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Associate in Applied Science Degree Programs – Computer Information Systems and Multimedia Programs

INFORMATIONApplication Development

(An Approved Tech-Prep Program)
This program provides the knowledge and training needed for employment or advancement in the field of computer information systems in several positions such as applications developer, programmer/analyst trainee, computer operator, and database administrator. The curriculum emphasizes business applications and focuses on an in-depth knowledge of data processing with an understanding of the business environment. This program offers both a two-year A.A.S. degree and a one-year certificate in Application Development.

Freshman Year  
First Semester  
COSC 1301 Microcomputer Applications 3 hrs
COSC 1336 Programming Fundamentals I 3 hrs
ITNW 1337 Introduction to the Internet 1 3 hrs
ITSC 1305 Introduction to PC Operating Systems 3 hrs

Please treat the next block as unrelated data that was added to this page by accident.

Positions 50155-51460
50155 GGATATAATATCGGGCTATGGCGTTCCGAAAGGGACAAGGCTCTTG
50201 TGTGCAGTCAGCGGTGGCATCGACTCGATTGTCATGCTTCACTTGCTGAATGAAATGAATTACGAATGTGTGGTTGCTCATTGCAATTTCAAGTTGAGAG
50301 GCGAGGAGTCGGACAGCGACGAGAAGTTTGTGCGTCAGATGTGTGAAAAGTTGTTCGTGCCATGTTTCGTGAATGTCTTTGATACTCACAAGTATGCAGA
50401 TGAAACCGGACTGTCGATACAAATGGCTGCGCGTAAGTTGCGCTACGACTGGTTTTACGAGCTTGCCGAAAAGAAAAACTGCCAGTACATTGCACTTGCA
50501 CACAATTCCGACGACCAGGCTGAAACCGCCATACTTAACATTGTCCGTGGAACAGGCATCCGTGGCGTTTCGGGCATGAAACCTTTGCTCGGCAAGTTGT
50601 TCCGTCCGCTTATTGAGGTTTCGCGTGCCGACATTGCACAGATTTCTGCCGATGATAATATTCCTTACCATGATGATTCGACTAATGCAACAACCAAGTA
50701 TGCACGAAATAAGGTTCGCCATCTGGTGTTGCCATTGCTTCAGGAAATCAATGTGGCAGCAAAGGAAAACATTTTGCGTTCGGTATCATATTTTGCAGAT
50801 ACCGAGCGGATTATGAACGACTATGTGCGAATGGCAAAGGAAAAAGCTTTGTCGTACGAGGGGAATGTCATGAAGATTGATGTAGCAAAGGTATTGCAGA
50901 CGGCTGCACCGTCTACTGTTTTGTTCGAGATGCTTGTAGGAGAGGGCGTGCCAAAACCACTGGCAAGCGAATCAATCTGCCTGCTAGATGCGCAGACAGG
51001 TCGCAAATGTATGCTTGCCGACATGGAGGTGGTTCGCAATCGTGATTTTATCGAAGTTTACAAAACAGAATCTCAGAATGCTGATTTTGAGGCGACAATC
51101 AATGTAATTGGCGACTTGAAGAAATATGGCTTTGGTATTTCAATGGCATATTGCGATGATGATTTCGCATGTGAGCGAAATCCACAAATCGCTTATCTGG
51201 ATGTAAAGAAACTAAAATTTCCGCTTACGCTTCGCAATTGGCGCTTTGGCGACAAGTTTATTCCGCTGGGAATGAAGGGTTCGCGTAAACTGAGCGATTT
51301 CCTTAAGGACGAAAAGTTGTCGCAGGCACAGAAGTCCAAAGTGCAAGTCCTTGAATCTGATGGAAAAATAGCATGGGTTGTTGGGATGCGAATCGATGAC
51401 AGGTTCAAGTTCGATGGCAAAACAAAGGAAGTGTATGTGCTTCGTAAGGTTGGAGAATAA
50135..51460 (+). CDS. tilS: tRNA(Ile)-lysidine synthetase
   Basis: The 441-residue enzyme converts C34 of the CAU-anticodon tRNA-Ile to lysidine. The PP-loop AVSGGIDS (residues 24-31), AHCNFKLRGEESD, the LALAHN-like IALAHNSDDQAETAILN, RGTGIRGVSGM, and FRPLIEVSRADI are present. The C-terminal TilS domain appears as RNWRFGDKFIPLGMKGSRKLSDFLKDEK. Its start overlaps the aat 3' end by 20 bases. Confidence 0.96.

ITSW 1307 Introduction to Database 3 hrs
  15 hrs
Second Semester  
COSC 1337 Programming Fundamentals II 3 hrs
ITSE 1331 Introduction to Visual BASIC Programming 1 3 hrs
ITNW 1320 NetWare Administration 2 or
ITNW 1354 Implementing & Supporting Servers 3 or
ITCC 1310 Cisco Discovery I: Networking for Home and Small Businesses 4
3 hrs
ACNT 1303 Introduction to Accounting I 1 or
ACCT 2401 Principles of Financial Accounting
3 hrs
  12 hrs
Summer  
Social and Behavioral Sciences elective (ECON recommended) 6 3 hrs
Math (college-level) or Natural Sciences elective 6 3 hrs
Speech Communications 6 3 hrs
  9 hrs
Sophomore Year  
First Semester  
COSC 2336 Programming Fundamentals III 3 hrs
ENGL 1301 Freshman Composition 6 3 hrs
ITSE 1311 Beginning Web Programming 3 hrs
ITSE 2309 Introduction to Database Programming 3 hrs
Humanities or Visual/Performing Arts elective 6 3 hrs
  15 hrs
Second Semester  
COSC 2325 Computer Organization & Machine Language or
ITSW 2337 Advanced Database
3 hrs
ITSE 1350 System Analysis and Design 5 or
ITSE 2339 Personal Computer Help Desk 5 or Computer Internship 5
3-4 hrs
ITSE 2302 Intermediate Web Page Programming 3 hrs
ITSY 1342 Information Technology Security 3 hrs
  12-13 hrs
Total 63-64 hrs